“The Last Drop is an amusing look at an existential crisis. It’s off to a solid start, and with a clearer focus, the script has real potential in the current marketplace.” Stephanie Schellerup- Upwork Coverage Editor
Nothing clears the mind of the flotsam and jetsam of life than a few days off camping in the woods. Five miles will win you an encounter with this magnificent specimen, this is Agassiz— one of the four or five largest and oldest Giant Sequoias in existence. These trees are confined to the western slope of California’s Sierra Nevada.
There are an estimated 80,000 trees remain in their range. Due to California’s climate change impacted wildfires— these are events that take advantage of a slightly hotter and slightly drier weather pattern are threatening this trees survival.
You can go to the coast and witness sea level rise undermining shoreline cliffs. Last year there reservoirs stood near empty, this year Tulare Lake reappeared and swallowed whole vast acres of farmland.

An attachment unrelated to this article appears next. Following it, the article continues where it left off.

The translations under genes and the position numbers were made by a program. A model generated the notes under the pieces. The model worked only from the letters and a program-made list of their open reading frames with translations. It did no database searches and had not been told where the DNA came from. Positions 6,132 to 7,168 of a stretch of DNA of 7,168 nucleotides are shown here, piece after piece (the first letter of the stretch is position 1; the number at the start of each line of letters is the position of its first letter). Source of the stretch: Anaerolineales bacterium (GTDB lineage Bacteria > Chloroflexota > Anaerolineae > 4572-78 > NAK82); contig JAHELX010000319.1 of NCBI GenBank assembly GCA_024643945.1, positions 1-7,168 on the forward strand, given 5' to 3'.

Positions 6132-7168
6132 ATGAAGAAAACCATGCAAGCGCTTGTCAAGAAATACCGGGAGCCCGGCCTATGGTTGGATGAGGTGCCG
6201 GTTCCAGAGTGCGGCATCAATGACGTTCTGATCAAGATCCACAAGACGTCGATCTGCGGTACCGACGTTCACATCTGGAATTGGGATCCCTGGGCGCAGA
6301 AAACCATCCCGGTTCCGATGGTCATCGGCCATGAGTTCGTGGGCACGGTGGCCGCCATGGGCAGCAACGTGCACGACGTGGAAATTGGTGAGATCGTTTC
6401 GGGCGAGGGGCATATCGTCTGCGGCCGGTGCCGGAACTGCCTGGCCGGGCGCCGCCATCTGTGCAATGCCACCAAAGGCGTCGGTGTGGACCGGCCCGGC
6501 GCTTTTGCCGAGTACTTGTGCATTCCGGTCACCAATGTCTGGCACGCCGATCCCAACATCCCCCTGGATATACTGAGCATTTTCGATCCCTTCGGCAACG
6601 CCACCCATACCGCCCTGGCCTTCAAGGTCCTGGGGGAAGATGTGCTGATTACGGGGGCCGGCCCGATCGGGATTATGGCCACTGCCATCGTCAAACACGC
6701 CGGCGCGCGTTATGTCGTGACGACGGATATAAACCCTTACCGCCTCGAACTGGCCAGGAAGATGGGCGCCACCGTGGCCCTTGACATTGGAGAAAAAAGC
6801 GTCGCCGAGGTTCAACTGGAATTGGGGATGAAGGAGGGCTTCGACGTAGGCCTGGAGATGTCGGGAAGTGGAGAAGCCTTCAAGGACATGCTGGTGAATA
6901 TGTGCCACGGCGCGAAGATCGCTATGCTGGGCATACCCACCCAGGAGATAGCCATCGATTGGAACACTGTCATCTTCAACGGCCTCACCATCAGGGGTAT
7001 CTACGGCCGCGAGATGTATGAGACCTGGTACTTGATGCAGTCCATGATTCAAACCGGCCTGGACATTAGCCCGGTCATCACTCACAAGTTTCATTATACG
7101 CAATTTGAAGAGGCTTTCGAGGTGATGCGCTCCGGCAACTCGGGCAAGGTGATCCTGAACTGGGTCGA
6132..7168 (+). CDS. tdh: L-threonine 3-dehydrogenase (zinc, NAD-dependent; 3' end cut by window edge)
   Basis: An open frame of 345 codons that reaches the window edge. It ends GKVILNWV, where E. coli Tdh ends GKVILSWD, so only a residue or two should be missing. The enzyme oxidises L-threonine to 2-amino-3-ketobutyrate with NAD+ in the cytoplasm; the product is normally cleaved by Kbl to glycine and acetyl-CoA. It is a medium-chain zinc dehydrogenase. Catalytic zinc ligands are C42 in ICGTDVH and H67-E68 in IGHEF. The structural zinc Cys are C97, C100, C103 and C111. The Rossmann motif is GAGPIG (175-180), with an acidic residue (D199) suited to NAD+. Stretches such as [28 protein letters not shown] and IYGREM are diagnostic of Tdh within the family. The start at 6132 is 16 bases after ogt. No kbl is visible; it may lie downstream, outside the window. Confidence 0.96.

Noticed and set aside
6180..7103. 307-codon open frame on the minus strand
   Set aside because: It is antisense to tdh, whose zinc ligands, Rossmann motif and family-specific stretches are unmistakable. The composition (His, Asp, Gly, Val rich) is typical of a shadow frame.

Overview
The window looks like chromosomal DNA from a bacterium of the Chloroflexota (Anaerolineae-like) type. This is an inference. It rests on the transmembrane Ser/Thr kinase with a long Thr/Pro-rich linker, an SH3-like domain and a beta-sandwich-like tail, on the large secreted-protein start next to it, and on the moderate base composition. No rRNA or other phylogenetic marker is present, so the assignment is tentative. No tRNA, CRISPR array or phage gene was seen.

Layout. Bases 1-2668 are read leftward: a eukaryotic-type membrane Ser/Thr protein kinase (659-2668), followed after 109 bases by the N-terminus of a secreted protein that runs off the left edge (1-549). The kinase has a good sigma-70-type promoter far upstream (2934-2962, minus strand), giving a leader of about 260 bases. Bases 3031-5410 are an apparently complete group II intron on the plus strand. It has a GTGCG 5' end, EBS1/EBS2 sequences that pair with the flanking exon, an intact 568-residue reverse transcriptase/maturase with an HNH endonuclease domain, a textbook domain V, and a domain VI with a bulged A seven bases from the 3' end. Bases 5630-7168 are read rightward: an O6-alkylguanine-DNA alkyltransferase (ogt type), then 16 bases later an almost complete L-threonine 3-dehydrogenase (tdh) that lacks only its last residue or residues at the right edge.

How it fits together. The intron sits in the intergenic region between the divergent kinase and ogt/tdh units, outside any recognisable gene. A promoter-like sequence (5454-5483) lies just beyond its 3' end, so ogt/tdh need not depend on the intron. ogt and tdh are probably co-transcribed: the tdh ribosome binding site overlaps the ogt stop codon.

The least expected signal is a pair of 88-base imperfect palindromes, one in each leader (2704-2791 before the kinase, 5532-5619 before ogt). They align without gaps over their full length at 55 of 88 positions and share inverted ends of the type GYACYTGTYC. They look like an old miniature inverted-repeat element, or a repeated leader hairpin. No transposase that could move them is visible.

Everywhere you travel in California the climate emergency has altered what people are talking about. It may be the record setting snowfall or the abundance of mosquitos— there’s always something. Citizens who’ve lived in these parts for some time will volunteer how odd our weather has become.
I don’t have to use my imagination at all. The story of our climate emergency is volunteered by people I meet while I travel near and far.
The Last Drop deals with the water shortages along the Colorado River. My next story will take on the coastlines fragile cliffs that keep crumbling into the sea. A fraction of this erosion occurs in some of the state’s most remote locations while all too often these events hit hard and change the lives of people living in San Clemente, Santa Barbara and Santa Cruz.
I’m still casting about for a gripping story to accompany the crumbling cliffs. I’ve yet to have convinced myself I have the makings of a durable plot. These things take time. While I wait I’ll do more research. I’d like to get a look at the problems they are having in San Clemente. Of course that will be me looking at a building about to fall off a cliff, but maybe I can find a story if I go and if I can get people to tell me about how their lives are being changed by the chaos that is this climate emergency.